Since this is the season where all sorts of seeding has begun on various scales for all sorts of folks, I thought I would draw your attention to the great work of CFGB and our partnership with them. With donations from all sorts of people, ranging from urbanites to agricultural companies to rural churches and farmers, resources are combined (no pun intended) to have a seriously positive impact on those suffering from food insecurity. I also think it is valuable to try and grow some food yourself, if possible. It’s great to be involved in these initiatives, and I’d encourage you to get involved if you haven’t already done so.
Ministry of Presence
By Rev. Tim MacKinnon
I’m thankful for the opportunity to be able to share something that has been close to my heart over the last decade. When I was quite new with my last church in Salisbury, NB, a young man in our congregation, who was a volunteer firefighter, asked me if I would consider being the Fire Department’s Chaplain, as the former one had left the province. My initial reaction, to be honest, caused me to pause and say, “Hmmm, I will pray about that.” The truth is, as much as I thought I understood about chaplaincy, I really didn’t. There are many forms of chaplaincy—such as emergency service chaplains, like police, fire and EMS, disaster relief chaplains, military chaplains, prison chaplains, hospital and nursing home chaplains—all with a similar set of gifts and responsibilities, but each very unique to the people they serve. After some time, I felt that God was plunging me into community mission in a way I had not been involved before. I fell in love with chaplaincy and the people I serve!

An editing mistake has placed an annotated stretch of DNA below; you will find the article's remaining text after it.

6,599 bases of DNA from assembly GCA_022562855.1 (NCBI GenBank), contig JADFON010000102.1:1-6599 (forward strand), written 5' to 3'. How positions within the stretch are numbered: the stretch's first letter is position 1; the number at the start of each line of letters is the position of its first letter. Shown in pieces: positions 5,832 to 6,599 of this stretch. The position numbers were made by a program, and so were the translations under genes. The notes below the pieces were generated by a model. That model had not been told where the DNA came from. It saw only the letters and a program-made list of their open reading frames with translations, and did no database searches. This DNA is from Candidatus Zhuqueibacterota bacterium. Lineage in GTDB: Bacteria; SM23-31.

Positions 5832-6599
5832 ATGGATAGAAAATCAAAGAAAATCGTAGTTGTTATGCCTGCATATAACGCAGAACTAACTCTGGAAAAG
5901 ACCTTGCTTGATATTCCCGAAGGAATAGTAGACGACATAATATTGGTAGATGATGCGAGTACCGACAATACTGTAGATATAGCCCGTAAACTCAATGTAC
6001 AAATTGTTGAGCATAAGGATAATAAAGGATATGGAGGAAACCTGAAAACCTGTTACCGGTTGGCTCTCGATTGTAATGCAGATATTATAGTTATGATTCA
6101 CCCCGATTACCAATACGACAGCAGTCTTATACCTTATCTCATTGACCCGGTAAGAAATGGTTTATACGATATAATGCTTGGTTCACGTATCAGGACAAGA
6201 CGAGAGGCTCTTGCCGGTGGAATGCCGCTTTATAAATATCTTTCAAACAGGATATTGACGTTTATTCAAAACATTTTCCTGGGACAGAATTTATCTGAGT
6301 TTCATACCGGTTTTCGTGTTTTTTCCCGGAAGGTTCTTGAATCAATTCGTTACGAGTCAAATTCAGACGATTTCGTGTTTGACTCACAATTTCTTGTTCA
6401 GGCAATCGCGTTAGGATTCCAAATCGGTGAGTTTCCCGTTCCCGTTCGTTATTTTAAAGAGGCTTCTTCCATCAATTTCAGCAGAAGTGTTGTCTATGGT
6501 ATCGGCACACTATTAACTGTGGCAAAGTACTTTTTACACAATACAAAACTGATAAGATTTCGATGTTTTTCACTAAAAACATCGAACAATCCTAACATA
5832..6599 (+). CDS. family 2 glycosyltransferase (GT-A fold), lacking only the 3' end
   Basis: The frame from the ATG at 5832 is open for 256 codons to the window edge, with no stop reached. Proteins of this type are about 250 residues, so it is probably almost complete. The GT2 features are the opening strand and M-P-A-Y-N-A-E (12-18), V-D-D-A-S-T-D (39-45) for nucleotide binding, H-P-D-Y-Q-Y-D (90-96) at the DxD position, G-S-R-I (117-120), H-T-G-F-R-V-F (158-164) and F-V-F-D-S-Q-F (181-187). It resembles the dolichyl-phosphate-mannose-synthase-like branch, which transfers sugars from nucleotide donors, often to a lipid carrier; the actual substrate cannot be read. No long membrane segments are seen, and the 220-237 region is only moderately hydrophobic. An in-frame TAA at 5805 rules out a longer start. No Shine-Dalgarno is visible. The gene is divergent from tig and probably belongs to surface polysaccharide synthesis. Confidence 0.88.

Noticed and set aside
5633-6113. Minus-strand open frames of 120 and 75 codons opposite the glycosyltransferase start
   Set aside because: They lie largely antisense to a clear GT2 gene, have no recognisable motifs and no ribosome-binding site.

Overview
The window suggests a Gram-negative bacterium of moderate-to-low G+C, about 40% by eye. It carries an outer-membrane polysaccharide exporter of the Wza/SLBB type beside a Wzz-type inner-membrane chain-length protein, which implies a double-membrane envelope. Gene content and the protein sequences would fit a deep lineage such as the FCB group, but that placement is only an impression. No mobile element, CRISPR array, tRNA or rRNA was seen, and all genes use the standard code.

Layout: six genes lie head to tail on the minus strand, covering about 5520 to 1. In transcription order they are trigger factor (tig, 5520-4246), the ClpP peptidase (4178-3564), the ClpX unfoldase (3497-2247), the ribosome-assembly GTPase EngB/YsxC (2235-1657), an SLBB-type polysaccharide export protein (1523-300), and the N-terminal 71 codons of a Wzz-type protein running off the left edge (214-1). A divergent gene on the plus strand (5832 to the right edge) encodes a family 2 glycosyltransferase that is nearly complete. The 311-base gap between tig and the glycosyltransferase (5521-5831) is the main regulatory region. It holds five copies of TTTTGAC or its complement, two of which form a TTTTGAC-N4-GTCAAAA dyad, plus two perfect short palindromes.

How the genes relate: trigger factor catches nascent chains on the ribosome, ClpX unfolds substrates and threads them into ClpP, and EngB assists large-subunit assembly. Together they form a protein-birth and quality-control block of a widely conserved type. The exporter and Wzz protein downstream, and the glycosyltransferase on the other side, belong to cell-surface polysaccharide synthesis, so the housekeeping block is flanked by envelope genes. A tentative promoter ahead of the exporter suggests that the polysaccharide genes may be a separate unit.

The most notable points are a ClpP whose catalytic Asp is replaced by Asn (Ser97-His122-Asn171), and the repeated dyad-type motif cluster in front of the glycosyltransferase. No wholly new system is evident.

Being able to interact with people who, for the most part, don’t do church, being available for community people when they are afraid or hurting and being able to be involved in community concerns in a meaningful way, all made me realize what a wonderful opportunity the Church, pastors and leaders have to ‘love on’ their communities. Chaplains and Pastors played a very important role when the 2018 Humboldt Broncos bus crash occurred. Recently, two SaskPower employees in Weyburn died in a tragic workplace accident and our Co-Police Chaplain and I were able to bring comfort and support to emergency workers involved.
Upon moving to Weyburn, Saskatchewan, I approached our Fire Chief, who paired me up with an already-serving chaplain who had been well-loved in the community for many years. He was a retired Presbyterian Church minister. Since I was sharing the fire chaplaincy, I had also been approached about being a co-Police Chaplain for our Weyburn Police Service. This was another new adventure for me. Though there are similarities between the emergency services, they are different ‘breeds’ of people with systems that work quite differently from one another. The former fire chaplain has since passed away, so I’m quite busy being available for both departments. Once again, I found myself falling in love with our police officers, staff and their families and love being involved in the community. As a Chaplain, one never knows the type of calls and needs that they could be involved with. I have filled in for other chaplains, such as our local Legion Chaplain, to hold Remembrance Day services, funerals, etc. I have received calls from our local Mayor, who may be trying to help a member of the community with something. Chaplaincy has also been a wonderful way to partner with the other churches and Pastors in our community, as requests often come in regarding practical needs of people, such as those who may be vulnerable in different ways.